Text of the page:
What is the most under-rated threat to Australia’s native wildlife?
Sure, we know about foxes, cats, wild dogs, weeds, habitat fragmentation and
even climate change … the list goes on and on, but a serious threat that we
don’t consider for the significant threat that it is, is ourselves in a
Just in the last month, 100’s of possums, bandicoots,
wallabies and many more of our native wildlife’s lives have been cut short on
the roads around the range, as our speedy convenience of getting from A to B
meets the more easy going pace that the rest of nature follows, with often
Fortunately (not sure if that’s the right word) this level
of carnage seems to only occur for a short period every year. Perhaps it’s
because there’s tastier grass to be found on the roadside (late winter),
perhaps it’s mating season and animals are travelling further and crossing more
roads, perhaps it’s down to us driving a bit crazier in spring! A bit of
speculation perhaps, but either way the result appears to be an increased death
toll, as the weather warms up.
The problem for the driver like yourself is that the
wildlife can appear to want to be hit… There you are, minding your own
business, zooming along a picturesque country road and see a wallaby crossing
the road, you may slow down a bit, but accelerate again as it jumps to leave
the road. However at the last minute the wallaby hooks back across in front of
you and hey presto, there’s a dint in your bumper and a dying wallaby on the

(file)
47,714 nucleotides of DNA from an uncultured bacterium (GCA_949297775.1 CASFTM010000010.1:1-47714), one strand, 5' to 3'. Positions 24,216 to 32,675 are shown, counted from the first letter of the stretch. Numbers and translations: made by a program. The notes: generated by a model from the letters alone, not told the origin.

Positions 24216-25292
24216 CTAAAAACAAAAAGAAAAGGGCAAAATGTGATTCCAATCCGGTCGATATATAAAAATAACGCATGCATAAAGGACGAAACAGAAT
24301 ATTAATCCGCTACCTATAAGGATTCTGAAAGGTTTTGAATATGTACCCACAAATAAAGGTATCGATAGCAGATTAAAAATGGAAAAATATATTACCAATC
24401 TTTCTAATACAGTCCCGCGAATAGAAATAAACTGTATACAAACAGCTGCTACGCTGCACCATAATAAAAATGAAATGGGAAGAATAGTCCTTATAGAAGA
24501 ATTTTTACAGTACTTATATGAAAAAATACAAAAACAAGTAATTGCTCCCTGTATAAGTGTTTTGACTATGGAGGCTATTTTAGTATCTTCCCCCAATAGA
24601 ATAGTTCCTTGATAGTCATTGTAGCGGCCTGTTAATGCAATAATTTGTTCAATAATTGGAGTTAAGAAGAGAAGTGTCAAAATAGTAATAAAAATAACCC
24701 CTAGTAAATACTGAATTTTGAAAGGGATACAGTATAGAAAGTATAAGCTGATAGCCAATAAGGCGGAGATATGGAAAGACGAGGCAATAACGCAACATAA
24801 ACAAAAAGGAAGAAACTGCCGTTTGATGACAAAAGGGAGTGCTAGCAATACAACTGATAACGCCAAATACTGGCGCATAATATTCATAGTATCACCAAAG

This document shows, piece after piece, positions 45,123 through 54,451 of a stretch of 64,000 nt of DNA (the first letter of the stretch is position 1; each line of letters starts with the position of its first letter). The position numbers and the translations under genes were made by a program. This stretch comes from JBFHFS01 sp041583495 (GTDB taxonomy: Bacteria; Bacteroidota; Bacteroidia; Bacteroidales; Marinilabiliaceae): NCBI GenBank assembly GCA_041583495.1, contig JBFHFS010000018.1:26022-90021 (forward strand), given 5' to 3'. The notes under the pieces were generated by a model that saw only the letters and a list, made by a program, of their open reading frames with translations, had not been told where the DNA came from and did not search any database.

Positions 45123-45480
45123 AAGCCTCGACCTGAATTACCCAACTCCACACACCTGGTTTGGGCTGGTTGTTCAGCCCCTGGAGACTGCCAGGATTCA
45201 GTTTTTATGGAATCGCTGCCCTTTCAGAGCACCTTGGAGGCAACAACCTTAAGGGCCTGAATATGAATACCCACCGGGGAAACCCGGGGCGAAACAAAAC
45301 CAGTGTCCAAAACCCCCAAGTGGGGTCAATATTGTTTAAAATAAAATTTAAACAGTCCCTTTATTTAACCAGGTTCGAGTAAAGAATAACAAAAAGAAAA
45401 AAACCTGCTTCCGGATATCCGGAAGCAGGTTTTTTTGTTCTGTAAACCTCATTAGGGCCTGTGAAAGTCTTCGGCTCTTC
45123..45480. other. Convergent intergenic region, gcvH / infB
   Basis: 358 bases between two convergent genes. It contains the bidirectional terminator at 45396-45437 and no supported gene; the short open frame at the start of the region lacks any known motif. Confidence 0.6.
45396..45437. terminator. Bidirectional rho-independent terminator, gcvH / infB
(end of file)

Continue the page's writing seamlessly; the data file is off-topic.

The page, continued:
road. Why? Put simply the dodge, weave and back track technique has worked well
for the wallaby in evading predators for millions of years of evolution and
worked perfectly fine against dingo (and before that the thylacine), however
the speed , size and weight of our vehicles is something wild animals have
little or no defence against.
The only way we can try and reduced the road carnage is
through your awareness of where there may be wild animals on the roadside and also
that they may irrationally jump out in front of you! I know there are some
special individuals who swerve to hit animals on purpose, but for the rest of
us, if we drive according to conditions and reduce our speed in bushland areas,
we can try and reduce the road toll. However if you do hit an animal and it requires
medical assistance, contact the Australia Zoo wildlife Hospital 1300 369 652.
With Spencer Shaw
Next year will be the 10th anniversary of Myrtle Rust being brought into Australia. Note that I say “brought into” Australia, as the terminology usually used is “arrived” or “was first detected”. The latter could be taken as inferring that Myrtle Rust arrived in Australia all by itself. This is clearly not the case; Myrtle rust was brought into the country as result of the global trade and travel networks of human activity. We brought it here and we also need to be the ones responsible for preserving the amazing species diversity of Myrtaceae that has evolved in this land and is now threatened by Myrtle Rust.
So just how are we going to preserve the diversity of Myrtaceae in Australia? I can only speak of our personal experiences in observing the life cycles and propagation of our local Myrtaceae in SE QLD, but I think we are onto something. And that is, that preserving species that are threatened by Myrtle Rust, can be tackled at a grass roots level (or at least at a tree and shrub level – pardon the pun), through the work of nurseries propagating Myrtle Rust resistant plants.